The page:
If the device is ultimately cleared or approved, the product labeling could include a description of the range of patient preferences and characteristics described by those data, providing patients and healthcare practitioners with key information to make well-informed decisions. It is important to reiterate that FDA would not approve a device if it determines the device would expose patients to an unreasonable or significant risk of illness or injury, or that the benefits do not outweigh the risks for a defined target population.

Robert Califf

Robert M. Califf, M.D., FDA’s Deputy Commissioner for Medical Products and Tobacco.

As we increasingly work to incorporate the perspectives of patients when evaluating technologies for regulatory approval, we will also need better tools in order to accurately capture and characterize patient views on acceptable balances of benefits and risks. And as this new science of patient preferences continues to evolve, policies must likewise continue to be adapted as approaches are refined.

The FDA, through CDRH and the Center for Biologics Evaluation and Research (CBER), released Draft Guidance on patient preference information this spring. When finalized, this will help device-makers and other stakeholders assess patient valuations of benefit and risk related to relevant device types, illnesses, and conditions. It will also facilitate more systematic consideration of patient views as part of structured benefit-risk assessments for new medical devices. In time, as patient groups, industry, and others conduct more patient preference studies, the FDA and others will better understand patients’ perspectives on benefits and risks, and tradeoffs they are willing to make. This research has the potential to drive more patient-centered device innovation, assessment and access.

The draft guidance provides a case study for such patient-centered device regulation. A recent study conducted by FDA scientists Drs. Martin Ho and Telba Irony and researchers at RTI Health Solutions demonstrated that robust empirical data can be successfully elicited from patients and used to inform deliberations surrounding the approval of a medical product—in this case, the first device for treating obesity to be approved by the FDA since 2007. This pioneering work was a fundamental step forward in our efforts to develop the best methods and practices for systematically incorporating patient preferences into device development and assessment.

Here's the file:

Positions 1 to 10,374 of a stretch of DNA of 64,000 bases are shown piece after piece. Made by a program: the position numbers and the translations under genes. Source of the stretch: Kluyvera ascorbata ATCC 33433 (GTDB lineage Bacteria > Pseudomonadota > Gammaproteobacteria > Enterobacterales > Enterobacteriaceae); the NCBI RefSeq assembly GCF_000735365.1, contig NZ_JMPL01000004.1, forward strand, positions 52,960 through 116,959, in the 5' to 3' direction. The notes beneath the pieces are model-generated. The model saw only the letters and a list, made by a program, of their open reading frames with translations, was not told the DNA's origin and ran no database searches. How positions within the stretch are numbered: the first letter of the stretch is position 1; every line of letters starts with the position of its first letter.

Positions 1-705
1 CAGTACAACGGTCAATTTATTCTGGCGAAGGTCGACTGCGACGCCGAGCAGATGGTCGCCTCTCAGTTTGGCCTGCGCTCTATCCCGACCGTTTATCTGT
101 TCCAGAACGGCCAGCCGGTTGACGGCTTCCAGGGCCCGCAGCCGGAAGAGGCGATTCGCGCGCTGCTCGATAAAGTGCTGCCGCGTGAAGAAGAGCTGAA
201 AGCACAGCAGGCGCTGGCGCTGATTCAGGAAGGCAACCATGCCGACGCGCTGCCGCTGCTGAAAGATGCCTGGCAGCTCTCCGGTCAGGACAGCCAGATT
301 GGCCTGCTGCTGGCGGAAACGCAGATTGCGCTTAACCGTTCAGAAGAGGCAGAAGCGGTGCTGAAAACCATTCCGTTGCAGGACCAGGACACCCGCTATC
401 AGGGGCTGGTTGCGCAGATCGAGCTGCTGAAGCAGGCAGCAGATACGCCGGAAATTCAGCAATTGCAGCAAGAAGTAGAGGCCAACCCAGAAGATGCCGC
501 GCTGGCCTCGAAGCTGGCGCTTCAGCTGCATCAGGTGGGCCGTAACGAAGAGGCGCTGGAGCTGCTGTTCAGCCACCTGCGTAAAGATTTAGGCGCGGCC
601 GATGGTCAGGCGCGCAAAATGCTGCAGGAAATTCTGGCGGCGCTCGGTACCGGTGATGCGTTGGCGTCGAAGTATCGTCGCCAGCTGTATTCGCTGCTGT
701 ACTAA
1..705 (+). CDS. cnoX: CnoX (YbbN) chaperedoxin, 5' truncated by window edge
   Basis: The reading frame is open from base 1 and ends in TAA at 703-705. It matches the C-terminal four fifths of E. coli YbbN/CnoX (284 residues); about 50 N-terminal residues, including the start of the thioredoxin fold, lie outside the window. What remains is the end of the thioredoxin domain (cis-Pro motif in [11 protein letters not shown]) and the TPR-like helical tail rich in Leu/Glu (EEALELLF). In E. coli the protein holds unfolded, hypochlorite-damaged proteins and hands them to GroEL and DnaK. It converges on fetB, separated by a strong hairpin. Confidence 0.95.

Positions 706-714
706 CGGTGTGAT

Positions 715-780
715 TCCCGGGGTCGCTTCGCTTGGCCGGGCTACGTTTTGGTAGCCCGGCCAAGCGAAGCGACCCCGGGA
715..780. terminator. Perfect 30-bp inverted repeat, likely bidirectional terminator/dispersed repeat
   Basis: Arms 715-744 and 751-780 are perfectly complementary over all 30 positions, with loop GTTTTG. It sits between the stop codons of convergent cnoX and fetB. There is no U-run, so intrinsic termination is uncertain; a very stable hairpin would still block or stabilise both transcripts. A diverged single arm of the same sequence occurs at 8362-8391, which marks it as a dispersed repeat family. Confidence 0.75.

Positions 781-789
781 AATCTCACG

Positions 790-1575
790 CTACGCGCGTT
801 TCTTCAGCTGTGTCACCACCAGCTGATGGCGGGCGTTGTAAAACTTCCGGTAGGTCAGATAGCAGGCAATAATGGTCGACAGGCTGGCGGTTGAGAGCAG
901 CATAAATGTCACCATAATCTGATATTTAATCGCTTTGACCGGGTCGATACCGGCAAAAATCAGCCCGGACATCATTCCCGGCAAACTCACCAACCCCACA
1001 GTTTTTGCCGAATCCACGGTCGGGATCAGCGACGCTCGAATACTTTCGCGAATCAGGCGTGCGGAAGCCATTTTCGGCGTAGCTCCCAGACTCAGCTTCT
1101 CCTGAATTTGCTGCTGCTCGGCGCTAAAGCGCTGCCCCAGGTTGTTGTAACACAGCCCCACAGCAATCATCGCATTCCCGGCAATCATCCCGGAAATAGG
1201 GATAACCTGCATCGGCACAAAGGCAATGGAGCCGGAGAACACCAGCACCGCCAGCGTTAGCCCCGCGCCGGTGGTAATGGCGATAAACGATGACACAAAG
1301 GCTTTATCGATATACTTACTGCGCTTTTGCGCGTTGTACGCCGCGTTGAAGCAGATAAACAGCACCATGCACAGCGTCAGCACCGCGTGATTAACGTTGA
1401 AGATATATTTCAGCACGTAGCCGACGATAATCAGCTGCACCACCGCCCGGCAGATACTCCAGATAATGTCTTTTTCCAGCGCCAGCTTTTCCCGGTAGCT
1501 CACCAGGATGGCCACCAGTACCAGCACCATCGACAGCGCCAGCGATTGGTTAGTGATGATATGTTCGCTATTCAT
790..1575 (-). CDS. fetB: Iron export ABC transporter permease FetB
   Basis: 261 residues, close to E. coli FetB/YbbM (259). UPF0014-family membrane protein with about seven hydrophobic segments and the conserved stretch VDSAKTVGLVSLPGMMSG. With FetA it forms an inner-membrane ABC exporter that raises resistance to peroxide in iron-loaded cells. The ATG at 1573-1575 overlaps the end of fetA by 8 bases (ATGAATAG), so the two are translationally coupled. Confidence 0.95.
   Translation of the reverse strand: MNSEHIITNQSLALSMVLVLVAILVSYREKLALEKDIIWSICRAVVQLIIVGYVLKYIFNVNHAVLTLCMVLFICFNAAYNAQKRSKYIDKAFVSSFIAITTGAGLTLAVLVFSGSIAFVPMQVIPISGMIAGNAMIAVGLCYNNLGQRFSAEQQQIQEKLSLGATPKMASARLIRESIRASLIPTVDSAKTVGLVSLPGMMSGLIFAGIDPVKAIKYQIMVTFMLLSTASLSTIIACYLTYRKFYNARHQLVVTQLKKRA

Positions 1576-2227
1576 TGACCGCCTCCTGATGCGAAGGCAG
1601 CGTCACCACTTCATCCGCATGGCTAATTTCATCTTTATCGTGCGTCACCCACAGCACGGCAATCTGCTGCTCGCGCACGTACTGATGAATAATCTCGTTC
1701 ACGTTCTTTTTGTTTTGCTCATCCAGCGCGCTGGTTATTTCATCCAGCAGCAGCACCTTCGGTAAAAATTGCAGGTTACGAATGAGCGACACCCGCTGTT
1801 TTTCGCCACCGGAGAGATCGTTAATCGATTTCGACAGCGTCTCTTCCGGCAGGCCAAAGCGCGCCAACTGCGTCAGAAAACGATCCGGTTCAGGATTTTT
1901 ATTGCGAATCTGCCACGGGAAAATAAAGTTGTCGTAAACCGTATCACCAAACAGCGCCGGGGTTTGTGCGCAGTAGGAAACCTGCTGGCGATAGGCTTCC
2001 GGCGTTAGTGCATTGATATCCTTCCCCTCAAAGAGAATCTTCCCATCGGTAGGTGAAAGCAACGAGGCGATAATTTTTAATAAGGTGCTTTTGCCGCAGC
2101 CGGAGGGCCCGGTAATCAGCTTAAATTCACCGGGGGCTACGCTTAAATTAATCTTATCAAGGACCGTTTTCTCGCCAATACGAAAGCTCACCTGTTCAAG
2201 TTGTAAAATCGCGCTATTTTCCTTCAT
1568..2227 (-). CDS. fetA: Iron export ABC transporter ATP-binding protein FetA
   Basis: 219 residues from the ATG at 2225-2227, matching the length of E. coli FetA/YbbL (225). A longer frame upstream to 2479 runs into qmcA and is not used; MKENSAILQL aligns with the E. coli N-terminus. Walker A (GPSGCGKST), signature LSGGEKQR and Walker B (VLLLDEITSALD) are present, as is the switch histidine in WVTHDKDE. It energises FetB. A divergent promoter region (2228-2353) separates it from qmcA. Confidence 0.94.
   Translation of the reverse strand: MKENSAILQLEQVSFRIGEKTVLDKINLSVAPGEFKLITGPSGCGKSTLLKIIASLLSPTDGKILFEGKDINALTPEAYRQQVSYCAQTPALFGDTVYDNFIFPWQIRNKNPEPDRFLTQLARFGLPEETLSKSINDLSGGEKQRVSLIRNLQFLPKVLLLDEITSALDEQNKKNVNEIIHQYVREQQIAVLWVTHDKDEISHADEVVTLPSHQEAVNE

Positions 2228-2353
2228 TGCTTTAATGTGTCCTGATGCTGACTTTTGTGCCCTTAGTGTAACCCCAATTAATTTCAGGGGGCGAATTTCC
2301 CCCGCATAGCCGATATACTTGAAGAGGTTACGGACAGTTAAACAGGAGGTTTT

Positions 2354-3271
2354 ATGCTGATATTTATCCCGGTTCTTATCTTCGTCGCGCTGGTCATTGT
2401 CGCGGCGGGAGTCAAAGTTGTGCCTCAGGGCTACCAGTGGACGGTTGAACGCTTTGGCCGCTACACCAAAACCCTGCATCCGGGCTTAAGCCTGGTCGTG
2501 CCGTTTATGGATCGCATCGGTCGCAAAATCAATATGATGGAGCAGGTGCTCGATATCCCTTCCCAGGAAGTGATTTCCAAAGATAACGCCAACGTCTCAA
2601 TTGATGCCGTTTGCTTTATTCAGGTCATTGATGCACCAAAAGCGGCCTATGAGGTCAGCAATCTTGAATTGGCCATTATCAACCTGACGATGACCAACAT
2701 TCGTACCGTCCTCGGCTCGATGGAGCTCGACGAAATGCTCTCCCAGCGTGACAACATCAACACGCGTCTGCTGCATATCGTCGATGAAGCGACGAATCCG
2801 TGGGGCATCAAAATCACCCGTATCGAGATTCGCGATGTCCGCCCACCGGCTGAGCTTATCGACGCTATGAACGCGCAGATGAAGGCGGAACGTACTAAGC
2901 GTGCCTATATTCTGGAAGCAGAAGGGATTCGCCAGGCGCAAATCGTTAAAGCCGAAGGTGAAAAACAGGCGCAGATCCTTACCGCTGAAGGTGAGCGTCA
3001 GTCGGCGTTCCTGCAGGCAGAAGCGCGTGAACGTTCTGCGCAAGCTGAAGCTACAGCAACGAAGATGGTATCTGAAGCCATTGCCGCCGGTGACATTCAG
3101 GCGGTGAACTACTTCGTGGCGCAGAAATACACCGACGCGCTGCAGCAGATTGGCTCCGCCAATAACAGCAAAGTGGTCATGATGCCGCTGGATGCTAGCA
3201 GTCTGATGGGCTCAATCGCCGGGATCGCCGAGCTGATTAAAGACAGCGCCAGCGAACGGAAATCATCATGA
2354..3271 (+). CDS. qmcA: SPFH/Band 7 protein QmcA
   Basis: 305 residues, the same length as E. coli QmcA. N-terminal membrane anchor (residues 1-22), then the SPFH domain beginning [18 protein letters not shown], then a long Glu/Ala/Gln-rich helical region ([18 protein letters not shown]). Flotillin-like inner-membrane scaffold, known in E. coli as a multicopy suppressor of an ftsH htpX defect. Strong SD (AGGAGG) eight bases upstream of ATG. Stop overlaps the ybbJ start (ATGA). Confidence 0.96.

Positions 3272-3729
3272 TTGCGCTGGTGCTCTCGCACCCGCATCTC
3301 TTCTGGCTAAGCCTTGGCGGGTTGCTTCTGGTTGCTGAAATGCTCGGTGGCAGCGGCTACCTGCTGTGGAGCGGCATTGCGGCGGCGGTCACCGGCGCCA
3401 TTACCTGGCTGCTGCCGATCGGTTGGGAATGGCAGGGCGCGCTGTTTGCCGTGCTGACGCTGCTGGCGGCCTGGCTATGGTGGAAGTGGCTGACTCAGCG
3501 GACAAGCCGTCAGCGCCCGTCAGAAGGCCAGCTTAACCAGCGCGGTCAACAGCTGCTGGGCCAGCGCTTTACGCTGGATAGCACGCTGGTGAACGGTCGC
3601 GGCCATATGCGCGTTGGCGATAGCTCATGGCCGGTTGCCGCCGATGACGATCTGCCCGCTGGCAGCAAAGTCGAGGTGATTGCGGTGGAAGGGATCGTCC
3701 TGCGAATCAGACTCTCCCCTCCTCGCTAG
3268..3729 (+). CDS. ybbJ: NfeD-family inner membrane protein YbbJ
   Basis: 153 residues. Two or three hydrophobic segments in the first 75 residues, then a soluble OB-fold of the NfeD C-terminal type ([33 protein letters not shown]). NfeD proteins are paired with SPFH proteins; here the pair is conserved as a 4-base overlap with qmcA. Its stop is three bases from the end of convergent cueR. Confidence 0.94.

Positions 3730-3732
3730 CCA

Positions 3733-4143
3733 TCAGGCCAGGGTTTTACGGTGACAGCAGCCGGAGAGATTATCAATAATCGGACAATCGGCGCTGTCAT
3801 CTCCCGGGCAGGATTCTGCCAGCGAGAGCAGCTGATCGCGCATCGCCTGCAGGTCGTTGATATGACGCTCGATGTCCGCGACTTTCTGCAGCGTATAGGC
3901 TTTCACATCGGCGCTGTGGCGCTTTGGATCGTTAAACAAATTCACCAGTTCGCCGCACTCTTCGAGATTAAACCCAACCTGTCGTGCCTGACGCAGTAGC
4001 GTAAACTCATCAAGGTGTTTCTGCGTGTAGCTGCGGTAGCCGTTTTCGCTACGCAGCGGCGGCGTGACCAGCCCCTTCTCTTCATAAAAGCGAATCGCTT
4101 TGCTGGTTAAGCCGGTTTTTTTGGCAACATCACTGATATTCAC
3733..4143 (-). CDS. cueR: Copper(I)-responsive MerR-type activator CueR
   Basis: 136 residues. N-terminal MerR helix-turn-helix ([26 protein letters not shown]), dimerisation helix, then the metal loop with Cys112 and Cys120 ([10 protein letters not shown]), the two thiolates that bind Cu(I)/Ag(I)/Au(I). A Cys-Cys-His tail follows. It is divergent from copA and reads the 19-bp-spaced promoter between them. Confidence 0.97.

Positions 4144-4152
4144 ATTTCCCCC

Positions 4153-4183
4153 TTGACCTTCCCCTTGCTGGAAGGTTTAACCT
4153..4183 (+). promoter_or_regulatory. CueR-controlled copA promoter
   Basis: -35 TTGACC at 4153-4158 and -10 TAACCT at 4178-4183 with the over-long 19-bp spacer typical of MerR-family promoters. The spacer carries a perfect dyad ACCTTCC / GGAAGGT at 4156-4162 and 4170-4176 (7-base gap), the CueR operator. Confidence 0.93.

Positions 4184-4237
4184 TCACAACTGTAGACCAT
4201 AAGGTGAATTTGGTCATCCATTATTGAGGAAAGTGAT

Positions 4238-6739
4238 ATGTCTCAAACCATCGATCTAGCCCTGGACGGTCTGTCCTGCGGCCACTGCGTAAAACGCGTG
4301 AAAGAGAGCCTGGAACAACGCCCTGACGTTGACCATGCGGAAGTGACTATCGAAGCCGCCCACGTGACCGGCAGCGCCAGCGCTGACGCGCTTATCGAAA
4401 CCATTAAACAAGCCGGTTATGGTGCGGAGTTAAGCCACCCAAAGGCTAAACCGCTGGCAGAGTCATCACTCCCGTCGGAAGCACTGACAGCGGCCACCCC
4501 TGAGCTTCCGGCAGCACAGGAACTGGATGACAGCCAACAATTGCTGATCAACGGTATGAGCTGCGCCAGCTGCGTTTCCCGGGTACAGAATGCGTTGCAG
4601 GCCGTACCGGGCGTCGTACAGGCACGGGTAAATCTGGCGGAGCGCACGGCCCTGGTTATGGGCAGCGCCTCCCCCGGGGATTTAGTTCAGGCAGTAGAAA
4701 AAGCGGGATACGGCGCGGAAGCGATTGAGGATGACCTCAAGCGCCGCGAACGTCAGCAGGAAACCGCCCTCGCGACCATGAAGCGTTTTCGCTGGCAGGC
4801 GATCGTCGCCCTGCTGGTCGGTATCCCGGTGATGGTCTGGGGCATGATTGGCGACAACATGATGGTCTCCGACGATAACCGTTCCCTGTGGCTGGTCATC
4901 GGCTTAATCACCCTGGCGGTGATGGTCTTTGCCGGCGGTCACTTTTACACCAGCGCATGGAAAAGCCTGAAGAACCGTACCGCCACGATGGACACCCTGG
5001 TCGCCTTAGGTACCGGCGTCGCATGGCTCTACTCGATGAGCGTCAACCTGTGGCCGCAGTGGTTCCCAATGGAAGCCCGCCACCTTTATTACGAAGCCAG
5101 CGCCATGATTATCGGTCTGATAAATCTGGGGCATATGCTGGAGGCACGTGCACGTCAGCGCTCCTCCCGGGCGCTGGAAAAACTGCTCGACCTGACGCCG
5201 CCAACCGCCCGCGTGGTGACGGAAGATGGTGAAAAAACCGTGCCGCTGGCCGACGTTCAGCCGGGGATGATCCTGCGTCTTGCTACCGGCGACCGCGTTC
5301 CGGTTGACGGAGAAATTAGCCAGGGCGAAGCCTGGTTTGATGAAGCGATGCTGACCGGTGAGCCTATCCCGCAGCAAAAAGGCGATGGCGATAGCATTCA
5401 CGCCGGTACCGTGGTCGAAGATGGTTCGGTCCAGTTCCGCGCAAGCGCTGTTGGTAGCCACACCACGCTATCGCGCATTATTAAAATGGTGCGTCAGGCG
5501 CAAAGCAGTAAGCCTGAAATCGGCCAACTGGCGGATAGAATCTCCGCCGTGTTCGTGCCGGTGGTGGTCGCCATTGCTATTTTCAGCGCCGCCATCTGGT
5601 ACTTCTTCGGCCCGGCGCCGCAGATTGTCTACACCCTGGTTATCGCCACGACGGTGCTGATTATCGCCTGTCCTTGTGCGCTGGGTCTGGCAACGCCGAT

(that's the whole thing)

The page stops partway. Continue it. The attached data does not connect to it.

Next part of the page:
As part of the Patient Preference Initiative and other activities to better integrate patient views into our decision making, the FDA is working with others to advance the science of patient input. In our next FDA Voice blog post we will expand on this growing dimension.

The FDA recognizes the potential benefit to be gained from understanding and applying patient input to spur patient-centered medical product innovation and inform patient-centered regulation. We believe that by better understanding patients’ experiences, needs, and views, we will be able to improve the development of medical products and enhance the safe and effective use of those products.

Nina L. Hunter, Ph.D., is a Regulatory Scientist in the Center of Devices and Radiological Health, currently on detail as a Special Assistant for Medical Policy to the Office of Medical Products and Tobacco.

Robert M. Califf, M.D., is FDA’s Deputy Commissioner for Medical Products and Tobacco.